It’s an innocent enough question. I don’t think anyone actually means anything negative by it. I try not to cock my head in not-so-feigned confusion. But somehow the only thing I can hear when I get asked it is, “Why would you leave here, for there?”
I think it’s indicative of the way we’ve been conditioned to see the world, and of how we choose to equate comfort and happiness with familiarity. But for me, the move to Abu Dhabi—the idea of living in a country that isn’t the Untied States—isn’t novel. In fact, I believe my decision to move to Abu Dhabi really began 22 years ago.
I Remember the First Time I Traveled Outside the United States Like It Was Yesterday
My father had decided it was time our little family move back “home” to Ghana. His home that is—or at least that’s how we felt at the time. I had been born in Maryland and knew next to nothing of our parents’ country or heritage. My 13-year-old sister was led kicking and screaming to the airplane, issuing occasional outcries about tropical disease. Me? At the age of 7, I was more excited about the opportunity of an adventure than the fear of being somewhere “different.”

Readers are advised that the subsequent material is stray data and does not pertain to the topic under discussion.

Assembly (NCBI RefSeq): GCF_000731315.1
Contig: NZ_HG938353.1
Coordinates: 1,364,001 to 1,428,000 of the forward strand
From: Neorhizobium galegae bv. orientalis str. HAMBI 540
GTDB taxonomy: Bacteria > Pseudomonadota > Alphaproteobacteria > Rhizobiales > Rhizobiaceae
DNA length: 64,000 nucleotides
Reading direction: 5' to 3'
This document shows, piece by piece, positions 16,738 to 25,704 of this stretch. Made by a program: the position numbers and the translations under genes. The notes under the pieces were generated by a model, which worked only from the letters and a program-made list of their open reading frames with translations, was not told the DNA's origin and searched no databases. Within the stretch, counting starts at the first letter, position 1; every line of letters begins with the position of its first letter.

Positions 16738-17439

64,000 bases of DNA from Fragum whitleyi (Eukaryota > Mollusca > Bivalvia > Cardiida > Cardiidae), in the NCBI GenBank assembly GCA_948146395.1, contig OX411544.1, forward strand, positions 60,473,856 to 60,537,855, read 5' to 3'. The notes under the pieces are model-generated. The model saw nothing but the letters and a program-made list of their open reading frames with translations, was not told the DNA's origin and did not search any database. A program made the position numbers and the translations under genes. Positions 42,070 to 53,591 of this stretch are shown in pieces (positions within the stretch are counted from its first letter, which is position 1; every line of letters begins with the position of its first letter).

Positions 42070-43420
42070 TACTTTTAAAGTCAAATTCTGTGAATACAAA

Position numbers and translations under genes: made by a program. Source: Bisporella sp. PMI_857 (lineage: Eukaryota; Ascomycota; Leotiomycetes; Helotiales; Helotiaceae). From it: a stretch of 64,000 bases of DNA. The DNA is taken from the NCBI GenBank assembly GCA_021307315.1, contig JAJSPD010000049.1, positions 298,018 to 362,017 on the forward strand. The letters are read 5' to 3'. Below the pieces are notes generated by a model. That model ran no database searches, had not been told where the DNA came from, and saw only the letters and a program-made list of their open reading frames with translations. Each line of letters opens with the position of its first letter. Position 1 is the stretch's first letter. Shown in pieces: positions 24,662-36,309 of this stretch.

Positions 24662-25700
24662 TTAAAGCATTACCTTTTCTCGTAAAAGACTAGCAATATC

That is the luxury of being a child, I guess. To be able to embrace difference with excitement instead of fear or trepidation. And embrace it I did. My brothers still laugh at me for chasing turkeys the first time I ever visited my mother’s hometown of Koforidua. Can you blame me? It was my first time seeing one outside of the frozen poultry section of Shoppers. Everything was new and exciting. There were so many moments I was unknowledgeable or uncomfortable that provided me so many opportunities to learn.
Those nine years living in Ghana shaped not only how I saw the world but how I saw myself in it. I embraced areas of grey instead of constantly needing things to be black or white. I learned to adapt, without feeling like I had to conform and be any one thing. I figured out what it means to be an “other” and to find my own sense of belonging.